Call Me By Your Name

Disclaimer: This one is for the fans of Luca Guadagnino’s masterpiece

While travelling through Italy, it was absolutely crucial that we make a stop by the town of Crema which was used as the location for one of my favourite films, Call Me By Your Name. I have been in awe of its nostalgic and idle aesthetic ever since the first (of many) times I saw it and so I wanted to walk in some of Elio’s footsteps by visiting the place where Guadagnino shot his famous work.

After some Googling, I discovered I could take my fantasy to a whole other level by going on the “Elio & Oliver Love Tour“: a day spent with a guide exploring not just Crema, but every single spot that was used for the film within the region (and yes, that included walking around Elio’s house!). So of course I signed us up.

We spent a day with Alberto, our lovely guide, who drove us around Cremona, from the WWI Memorial in Pandino (“Is there anything you don’t know?”), to the Pizzighettone train station where Elio and Oliver say goodbye. He quizzed us about the soundtrack in the car and shared stories about Italian pop music in the 80s. We learnt about secret details behind the film, such as the real Mussolini portrait which is still hanging at this reactionary man’s house (which we saw), and the popular tortelli cremaschi, a sweet and savoury pasta that’s filled with chocolate and that we got to try at a restaurant in the middle of the deep countryside, so deep they almost only speak a local dialect there.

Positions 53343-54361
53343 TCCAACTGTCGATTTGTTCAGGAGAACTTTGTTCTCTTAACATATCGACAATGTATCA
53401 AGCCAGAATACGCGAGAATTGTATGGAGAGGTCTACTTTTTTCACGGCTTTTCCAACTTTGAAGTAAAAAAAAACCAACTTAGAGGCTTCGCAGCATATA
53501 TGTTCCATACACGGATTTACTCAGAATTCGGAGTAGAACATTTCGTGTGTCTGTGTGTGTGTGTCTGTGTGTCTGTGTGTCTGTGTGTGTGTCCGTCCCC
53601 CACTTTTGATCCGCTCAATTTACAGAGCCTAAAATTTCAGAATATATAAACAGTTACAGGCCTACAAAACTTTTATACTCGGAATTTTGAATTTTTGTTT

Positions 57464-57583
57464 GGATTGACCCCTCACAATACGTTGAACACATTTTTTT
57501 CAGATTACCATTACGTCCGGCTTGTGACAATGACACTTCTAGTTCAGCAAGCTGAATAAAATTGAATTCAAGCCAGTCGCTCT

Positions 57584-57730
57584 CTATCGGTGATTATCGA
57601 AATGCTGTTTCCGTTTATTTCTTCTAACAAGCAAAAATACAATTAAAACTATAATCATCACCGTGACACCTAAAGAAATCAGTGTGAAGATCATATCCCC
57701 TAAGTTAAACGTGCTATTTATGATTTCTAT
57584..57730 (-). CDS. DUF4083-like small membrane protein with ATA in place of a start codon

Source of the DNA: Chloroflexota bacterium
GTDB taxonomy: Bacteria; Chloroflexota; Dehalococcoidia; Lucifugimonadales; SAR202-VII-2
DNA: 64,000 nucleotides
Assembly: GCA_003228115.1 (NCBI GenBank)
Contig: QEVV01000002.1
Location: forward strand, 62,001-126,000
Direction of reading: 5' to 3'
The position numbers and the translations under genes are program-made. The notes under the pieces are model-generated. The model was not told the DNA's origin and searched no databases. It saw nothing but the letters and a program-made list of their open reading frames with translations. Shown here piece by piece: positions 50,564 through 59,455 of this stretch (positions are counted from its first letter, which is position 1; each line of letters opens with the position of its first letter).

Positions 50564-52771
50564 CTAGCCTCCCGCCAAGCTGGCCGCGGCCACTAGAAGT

I was so grateful for this experience which not only allowed me to fulfil my dream of visiting Crema, but also took us to wonderful places we would have never heard of otherwise, so I can’t recommend Alberto’s tour enough!

Our Call Me By Your Name pilgrimage went on after Crema as we hopped on a train to Sirmione, where we spent a night to take in the beauty of Lake Garda, and I do hope to visit Bergamo some day, to wrap up the full tour of Elio and Oliver’s story, as told by Guadagnino and screenwriter James Ivory (based on the book by André Aciman).